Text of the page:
Raven, Nogne O, Samuel Smith, Schneider Weisse advance in Beer Madness

Take a peek into the March taste test for our annual Beer Madness competition and meet the panelists who rated all 32 beers.
By Greg Kitsock
Wednesday, April 7, 2010

By Round 3 of Beer Madness, the weak, the watery and the stale had been eliminated. With eight beers from eight nations making the cut in our annual quest for Everyman's favorite brew, our panelists hunkered down for some serious decision-making. They grew more pensive; they gripped their pencils more tightly; their comments were terser and less frivolous.

We tasted beers in four categories, and in this round's only unanimous decision, Baltimore's The Raven aced Mexico's Dos Equis Ambar for the lager crown. Taster Morna Steiger praised The Raven for being "floral, bitter," while sniffing of Dos Equis, "Did I have this beer before? I hope I didn't vote for it." (She had, giving it the nod over Pilsner Urquell in the previous round.)

More typical was fellow taster John H. Harris III's verdict on Dos Equis: "Not bad, just plain."

In the pale ale matchup, Nogne O Pale Ale from Norway edged out the Belgian Trappist ale Chimay Red by a 3-2 vote. The Scandinavian version of a hoppy American-style pale sharply divided our tasters. Steiger, no hophead, wrote that the Nogne O "lingers, not in a good way," while panelist A. Grace Lopez found the same beer "nice, complex, bold."

In a duel between dark beers, Samuel Smith Oatmeal Stout from England squeaked by Xingu, black beer of the Amazon, 3-2. Steiger and Raul Arroyo-Mendoza praised Brazil's Xingu for its sweetness, while Lopez wrote of the roastier Samuel Smith: "I think the coffee has returned like a loyal friend." Harris liked the Xingu, but he termed the oatmeal stout "outstanding."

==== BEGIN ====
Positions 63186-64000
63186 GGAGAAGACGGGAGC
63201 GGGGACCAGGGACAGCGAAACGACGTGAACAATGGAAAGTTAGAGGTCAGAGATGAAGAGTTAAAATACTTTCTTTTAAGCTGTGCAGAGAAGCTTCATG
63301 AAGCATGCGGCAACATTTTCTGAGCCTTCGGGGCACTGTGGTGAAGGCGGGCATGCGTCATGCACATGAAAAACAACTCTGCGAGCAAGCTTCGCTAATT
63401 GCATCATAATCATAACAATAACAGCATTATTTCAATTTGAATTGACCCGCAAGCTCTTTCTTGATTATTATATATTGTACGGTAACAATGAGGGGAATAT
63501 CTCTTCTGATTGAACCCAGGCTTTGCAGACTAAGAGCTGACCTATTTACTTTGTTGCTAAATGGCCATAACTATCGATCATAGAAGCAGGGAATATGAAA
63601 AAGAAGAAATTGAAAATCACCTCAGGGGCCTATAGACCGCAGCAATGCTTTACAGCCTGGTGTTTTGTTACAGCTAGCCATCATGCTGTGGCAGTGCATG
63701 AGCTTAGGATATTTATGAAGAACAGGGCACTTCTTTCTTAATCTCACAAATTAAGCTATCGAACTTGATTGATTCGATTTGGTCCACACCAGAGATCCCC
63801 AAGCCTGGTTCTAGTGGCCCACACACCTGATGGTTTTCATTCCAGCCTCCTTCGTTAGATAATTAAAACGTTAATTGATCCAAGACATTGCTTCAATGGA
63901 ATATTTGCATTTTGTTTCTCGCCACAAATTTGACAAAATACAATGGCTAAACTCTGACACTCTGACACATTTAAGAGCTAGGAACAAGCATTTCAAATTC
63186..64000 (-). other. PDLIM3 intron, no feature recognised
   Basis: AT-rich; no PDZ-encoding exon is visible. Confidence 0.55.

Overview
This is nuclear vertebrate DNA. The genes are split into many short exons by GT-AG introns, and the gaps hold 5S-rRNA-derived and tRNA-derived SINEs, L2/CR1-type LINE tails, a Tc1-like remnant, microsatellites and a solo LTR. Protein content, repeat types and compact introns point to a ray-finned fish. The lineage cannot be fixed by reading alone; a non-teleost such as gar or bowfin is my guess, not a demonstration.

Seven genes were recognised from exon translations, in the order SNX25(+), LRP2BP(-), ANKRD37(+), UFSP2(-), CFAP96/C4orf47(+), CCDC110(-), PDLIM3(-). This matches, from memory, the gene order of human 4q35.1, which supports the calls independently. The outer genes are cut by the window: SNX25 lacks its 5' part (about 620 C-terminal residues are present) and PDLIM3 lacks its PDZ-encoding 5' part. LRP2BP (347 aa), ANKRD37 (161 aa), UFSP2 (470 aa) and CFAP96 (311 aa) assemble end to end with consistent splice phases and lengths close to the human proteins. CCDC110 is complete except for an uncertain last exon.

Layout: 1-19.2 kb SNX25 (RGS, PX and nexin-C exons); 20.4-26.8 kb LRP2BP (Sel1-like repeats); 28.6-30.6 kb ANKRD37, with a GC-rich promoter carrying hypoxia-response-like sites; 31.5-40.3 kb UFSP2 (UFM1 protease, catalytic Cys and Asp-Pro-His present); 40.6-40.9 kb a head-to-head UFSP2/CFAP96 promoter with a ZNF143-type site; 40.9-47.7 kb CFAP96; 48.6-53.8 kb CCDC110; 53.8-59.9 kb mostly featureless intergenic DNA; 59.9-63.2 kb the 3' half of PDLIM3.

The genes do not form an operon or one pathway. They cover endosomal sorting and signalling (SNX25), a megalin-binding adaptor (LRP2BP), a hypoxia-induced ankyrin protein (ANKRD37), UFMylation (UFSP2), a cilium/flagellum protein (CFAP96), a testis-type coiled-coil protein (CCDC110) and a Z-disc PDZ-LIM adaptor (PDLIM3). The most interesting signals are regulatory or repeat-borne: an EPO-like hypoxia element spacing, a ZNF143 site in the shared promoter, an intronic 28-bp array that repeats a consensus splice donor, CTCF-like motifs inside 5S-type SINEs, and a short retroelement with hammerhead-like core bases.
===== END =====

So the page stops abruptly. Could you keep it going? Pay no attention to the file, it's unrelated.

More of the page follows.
Finally, Germany's Schneider Weisse Hefe-Weizen trumped Italy's Baladin Nora by a 4-1 vote. "Tartness limits drinkability," Arroyo-Mendoza wrote of the Italian spiced ale, flavored with ginger, myrrh and orange peel. "These are interesting," mused Lopez, but she found the classic German hefeweizen, with its characteristic banana and clove notes, "just a bit more interesting." Steiger, who cast her vote with the majority, summed up the pairing as a contest between "a good summer beer" and an "even better summer beer."

And so three great brewing nations (the United States, England and Germany), plus one dark horse (let's face it, Norway is better known for its herring and cod than its beer) advance to the Final Four. But in a blind tasting, anything can happen.

Kitsock can be reached at food@washpost.com.

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